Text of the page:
Meditation for Life
Inner Revolution: The Process of Transformation, Part 3
Last week, in Part 2 of this column on the process of transformation, we introduced that stage of the journey that is often called "The Fall." The fall is an inevitable part of any transformation process. It's the moment when you come off the high of your first experiences of what it is like to live in a new state of being. You might have been flying in the euphoria of spiritual realizations, or enjoying the gifts of a creative breakthrough. Then you crash. Sometimes the crash is the result of a head-on collision with the laws of physical reality—a sickness, a divorce, a professional mistake. Often, though, it's a reminder that your new state hasn't been fully integrated, and that more inner work, or inner digging, is needed.
Here's an example. Years ago, a friend of mine attended a meditation retreat with a prominent Eastern teacher. During one of the meditation sessions, she saw inside herself a beautiful golden light, and realized that many of her beliefs about herself—her feelings of guilt, of unworthiness, her feeling of lack—were completely unreal. "I saw that inside I am a beautiful being," she said. The experience left her in a state of almost operatic bliss, accompanied by a new gift of psychic insight that convinced her that she was being guided from within.
Following both the bliss and the guidance, she left her professional career to go off to the teacher's ashram. She began to practice with great discipline and precision. One of her disciplines was following exactly the intuitive 'hits' that came from inside. She used to say, with unmistakable pride, "I'm so fortunate: I never have to worry about what to do because I always have this internal knowing."
After a while, she began getting inner hits before meals about what she 'should' be eating. More often than not, the guidance would tell her to eat little, often less than a handful of food at any given meal. She began losing weight. Her teacher told her she was too thin, and strongly warned her to eat more. But since her inner guidance was telling her otherwise, she kept on eating less and less. It was only when this 5'10" woman weighed in at 95 pounds that we realized that she was exhibiting all the symptoms of anorexia, and that she clearly had some psychological issues that needed attention. She left India, got a job and a therapist, cured her eating disorder and came back to practice on a much firmer footing. But for a long time she believed that she had failed on the spiritual path, fallen from grace, been counted out of the game. In fact, what she had needed to do was come to some sort of balance in her body and psychological world before she could move forward in her inner life.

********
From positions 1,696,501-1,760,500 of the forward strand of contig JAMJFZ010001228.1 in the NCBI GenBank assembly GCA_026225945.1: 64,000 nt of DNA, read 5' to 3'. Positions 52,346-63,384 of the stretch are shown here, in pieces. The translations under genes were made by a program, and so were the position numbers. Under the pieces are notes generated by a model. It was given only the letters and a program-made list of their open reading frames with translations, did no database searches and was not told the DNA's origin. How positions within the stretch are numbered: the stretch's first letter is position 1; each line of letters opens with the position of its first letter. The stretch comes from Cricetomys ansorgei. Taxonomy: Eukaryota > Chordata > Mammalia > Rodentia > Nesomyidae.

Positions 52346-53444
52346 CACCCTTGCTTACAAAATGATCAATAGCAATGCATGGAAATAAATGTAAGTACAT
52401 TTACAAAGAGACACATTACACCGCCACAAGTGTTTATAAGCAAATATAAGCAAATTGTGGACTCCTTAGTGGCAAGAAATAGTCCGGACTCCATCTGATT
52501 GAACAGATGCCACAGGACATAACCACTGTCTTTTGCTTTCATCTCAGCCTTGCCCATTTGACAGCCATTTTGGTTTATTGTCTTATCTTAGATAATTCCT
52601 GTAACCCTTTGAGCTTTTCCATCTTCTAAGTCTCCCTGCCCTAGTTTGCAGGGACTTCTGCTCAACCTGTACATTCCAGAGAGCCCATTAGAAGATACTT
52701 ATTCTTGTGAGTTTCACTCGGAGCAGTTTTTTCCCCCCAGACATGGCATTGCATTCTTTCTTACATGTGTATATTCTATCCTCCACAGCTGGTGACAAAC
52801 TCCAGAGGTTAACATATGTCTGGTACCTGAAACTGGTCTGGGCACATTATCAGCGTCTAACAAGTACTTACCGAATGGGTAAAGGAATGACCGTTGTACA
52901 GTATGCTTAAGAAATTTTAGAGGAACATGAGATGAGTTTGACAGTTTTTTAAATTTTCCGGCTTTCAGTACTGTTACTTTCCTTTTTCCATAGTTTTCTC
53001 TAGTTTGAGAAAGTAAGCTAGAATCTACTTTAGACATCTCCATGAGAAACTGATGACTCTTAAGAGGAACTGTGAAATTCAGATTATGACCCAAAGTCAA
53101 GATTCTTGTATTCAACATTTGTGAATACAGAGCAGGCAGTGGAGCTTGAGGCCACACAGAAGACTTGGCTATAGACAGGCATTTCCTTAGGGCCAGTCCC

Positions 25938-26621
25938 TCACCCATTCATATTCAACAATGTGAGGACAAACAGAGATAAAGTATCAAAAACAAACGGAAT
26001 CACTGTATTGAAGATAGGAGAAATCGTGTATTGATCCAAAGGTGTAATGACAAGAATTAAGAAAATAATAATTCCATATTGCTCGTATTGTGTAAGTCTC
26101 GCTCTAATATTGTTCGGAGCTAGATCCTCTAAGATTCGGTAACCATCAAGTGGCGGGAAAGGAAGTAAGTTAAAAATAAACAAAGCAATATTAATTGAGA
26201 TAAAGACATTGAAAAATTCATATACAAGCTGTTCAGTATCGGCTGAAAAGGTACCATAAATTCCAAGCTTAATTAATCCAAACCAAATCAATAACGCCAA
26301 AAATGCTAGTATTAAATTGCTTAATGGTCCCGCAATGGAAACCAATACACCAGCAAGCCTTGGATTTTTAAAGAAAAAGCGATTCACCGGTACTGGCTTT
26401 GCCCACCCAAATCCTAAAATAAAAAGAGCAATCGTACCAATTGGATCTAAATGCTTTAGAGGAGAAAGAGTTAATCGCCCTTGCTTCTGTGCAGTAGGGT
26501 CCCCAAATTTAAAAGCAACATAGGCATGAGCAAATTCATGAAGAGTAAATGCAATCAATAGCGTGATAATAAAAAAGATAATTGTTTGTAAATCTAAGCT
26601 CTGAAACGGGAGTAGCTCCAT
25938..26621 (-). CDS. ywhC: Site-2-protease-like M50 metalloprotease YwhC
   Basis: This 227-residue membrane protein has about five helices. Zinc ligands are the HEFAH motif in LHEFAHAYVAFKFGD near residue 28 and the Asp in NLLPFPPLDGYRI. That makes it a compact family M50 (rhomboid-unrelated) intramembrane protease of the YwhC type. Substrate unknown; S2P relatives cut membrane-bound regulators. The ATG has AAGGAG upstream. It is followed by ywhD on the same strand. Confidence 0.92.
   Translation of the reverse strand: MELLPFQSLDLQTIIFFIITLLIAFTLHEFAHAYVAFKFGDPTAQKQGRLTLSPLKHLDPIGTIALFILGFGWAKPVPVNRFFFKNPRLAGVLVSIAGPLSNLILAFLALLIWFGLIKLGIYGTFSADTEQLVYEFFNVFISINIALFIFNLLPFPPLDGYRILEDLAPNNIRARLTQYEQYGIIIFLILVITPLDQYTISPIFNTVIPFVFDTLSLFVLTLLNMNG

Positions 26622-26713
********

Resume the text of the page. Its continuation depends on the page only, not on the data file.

This is an extreme example, for sure, but it illustrates one of the laws of the inner life. Even when we're given a glimpse—sometimes a long glimpse—of who we can be, it usually takes work to bring the separate strands of our being into alignment with the awakening vision. Some of this is basically fine-tuning, but some of it can be quite radical. During this part of the process, we may feel the kind of confusion that Doug reported, as we oscillate between the 'new' self and the old.
However, the Fall is actually an important part of the journey, not only because it is humbling, but because it both underscores the need for integration and initiates the integrative process.
An internationally known teacher of meditation and spiritual wisdom, Kempton is the author of Meditation for the Love of It and writes a monthly column for Yoga Journal. Follow her on Facebook and visit her website at www.sallykempton.com.